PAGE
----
On Feb. 22, the secretary general of Doctors Without Borders, Christopher Lockyear, briefed the United Nations Security Council in New York and urged an immediate and sustained ceasefire. He described the results of Israel’s collective punishment: amputations done without anesthesia, pregnant women giving birth in tents, and the long-term effects on children, some of whom have no remaining family.

“Children who survive this war will not only bear the visible wounds of traumatic injuries, but the invisible ones too—those of repeated displacement, constant fear, and witnessing family members literally dismembered before their eyes,” Lockyear said. “These psychological injuries have led children as young as five to tell us they would prefer to die.”

On Feb. 27, the United Nations humanitarian office warned that 576,000 people, approximately a quarter of the population in Gaza, were on the verge of famine. Palestinians had resorted to eating animal feed and whatever else they could find, even if it was detrimental to their health. Anything to fill an empty stomach. In one instance, a 2-year-old died of poisoning after he ate bread made of fodder.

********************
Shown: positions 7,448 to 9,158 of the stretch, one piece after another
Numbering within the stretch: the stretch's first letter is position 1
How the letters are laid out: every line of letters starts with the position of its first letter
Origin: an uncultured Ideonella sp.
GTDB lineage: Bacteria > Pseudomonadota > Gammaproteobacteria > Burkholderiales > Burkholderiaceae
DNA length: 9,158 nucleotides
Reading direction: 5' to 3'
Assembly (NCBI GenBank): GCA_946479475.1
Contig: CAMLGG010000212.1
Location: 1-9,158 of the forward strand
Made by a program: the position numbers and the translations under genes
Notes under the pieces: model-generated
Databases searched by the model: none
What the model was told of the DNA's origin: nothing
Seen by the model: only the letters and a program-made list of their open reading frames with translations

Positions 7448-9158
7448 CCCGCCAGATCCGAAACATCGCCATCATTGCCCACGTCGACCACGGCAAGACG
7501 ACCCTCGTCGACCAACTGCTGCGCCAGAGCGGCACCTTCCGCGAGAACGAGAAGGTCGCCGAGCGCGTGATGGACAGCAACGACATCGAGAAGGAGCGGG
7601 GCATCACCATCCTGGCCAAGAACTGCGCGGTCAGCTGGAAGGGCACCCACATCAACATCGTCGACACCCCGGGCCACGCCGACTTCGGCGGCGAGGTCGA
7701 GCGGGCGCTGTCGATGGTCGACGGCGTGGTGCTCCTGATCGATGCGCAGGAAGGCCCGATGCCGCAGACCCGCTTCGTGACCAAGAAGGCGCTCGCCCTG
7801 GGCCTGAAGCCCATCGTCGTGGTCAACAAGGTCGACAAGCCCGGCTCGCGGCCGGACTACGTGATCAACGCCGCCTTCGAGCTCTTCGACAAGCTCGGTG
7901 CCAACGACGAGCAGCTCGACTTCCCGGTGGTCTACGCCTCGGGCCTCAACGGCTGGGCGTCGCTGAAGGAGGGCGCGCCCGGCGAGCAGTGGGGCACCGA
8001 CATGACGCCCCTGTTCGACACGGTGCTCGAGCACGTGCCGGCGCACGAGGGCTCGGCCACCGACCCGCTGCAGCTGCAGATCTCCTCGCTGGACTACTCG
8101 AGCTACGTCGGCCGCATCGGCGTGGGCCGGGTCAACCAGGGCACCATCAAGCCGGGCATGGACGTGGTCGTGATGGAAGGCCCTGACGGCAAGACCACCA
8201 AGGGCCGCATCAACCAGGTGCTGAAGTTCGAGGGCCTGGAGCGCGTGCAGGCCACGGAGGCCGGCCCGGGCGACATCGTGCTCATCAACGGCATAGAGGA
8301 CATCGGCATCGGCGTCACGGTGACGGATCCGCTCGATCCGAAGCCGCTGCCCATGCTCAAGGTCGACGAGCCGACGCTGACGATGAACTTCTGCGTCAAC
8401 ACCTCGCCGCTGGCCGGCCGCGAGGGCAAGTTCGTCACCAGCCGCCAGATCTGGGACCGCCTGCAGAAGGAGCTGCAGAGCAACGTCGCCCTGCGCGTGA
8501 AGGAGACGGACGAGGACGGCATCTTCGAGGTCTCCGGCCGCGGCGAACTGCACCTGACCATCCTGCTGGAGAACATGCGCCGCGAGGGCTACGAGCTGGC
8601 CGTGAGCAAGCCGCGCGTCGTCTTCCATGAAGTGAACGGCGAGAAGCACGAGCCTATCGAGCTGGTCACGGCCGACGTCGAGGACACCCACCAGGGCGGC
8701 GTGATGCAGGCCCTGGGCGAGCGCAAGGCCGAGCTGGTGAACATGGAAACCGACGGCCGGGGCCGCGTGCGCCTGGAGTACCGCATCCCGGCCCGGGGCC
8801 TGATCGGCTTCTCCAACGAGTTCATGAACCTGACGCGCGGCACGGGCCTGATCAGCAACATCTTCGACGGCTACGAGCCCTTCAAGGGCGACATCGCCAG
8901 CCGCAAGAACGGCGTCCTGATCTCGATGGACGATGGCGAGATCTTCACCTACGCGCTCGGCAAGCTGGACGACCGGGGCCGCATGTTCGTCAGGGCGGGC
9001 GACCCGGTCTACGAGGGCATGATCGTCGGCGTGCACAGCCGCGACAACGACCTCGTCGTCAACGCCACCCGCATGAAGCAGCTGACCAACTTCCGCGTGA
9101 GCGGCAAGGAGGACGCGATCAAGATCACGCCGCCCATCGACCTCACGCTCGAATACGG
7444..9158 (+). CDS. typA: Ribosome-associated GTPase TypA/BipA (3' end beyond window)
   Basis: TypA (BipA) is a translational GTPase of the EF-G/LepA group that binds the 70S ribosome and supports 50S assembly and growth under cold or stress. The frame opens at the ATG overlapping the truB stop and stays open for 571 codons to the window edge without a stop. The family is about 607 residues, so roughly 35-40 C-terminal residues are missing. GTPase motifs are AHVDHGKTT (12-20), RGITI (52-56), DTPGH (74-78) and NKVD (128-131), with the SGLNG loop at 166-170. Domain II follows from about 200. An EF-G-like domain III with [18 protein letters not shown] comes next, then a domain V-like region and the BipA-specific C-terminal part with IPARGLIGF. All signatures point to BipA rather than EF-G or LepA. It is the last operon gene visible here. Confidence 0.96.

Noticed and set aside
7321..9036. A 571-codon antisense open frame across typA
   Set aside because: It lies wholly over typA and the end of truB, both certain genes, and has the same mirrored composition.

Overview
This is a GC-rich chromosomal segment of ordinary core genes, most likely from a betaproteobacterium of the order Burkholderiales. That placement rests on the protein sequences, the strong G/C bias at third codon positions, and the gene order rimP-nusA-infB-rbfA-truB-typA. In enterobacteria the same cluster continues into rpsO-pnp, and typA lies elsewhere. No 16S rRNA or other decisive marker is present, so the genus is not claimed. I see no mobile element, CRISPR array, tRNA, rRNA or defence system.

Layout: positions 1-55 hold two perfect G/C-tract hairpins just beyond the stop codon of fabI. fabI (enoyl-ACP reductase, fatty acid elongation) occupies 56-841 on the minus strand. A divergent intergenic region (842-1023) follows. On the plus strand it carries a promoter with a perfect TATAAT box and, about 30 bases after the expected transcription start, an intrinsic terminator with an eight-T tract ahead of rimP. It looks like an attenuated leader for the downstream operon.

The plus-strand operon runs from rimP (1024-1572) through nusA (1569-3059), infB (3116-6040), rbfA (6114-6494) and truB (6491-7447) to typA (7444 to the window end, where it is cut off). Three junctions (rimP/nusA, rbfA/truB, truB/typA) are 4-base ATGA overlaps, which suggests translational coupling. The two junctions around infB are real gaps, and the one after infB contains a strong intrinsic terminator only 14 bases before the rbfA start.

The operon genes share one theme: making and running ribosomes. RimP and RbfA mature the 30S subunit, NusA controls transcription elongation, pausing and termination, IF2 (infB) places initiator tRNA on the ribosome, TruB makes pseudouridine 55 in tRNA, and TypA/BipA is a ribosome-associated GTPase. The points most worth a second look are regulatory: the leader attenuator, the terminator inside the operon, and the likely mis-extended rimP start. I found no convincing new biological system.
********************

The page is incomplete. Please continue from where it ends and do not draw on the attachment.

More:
It comes as no surprise that people dying of hunger could possibly abandon patience or decorum at the promise of relief, however scant. Initially, officials said the Palestinian deaths had been caused by a stampede, before later admitting that military forces had fired on the crowd. The IDF also released two minutes of edited drone footage, with no sound or color and minimal detail. As the journalist Séamus Malekafzali pointed out, the presentation felt intentional. From that high up, at that video resolution, the Palestinians and their frantic movements resembled an invasive species or bacteria, rather than humans desperate for food. It was inadvertently a useful look into how the IDF has perceived Gaza for years through its god’s-eye view: dehumanized dots that can be snuffed out without a second thought.

The “Flour Massacre,” as it was called, was the culmination of tactics of suffocation. While the northern part of Gaza was deprived of resources due to the suspension, the south was deprived due to Israeli settlers creating an intentional blockade. Earlier in February, Loveday Morris of the Washington Post observed a group of men who put together a plan to set up tents and prevent trucks from crossing in from the Egypt border. In this effort, there was no attempt at disguising intent. The motive was painfully obvious. From the report: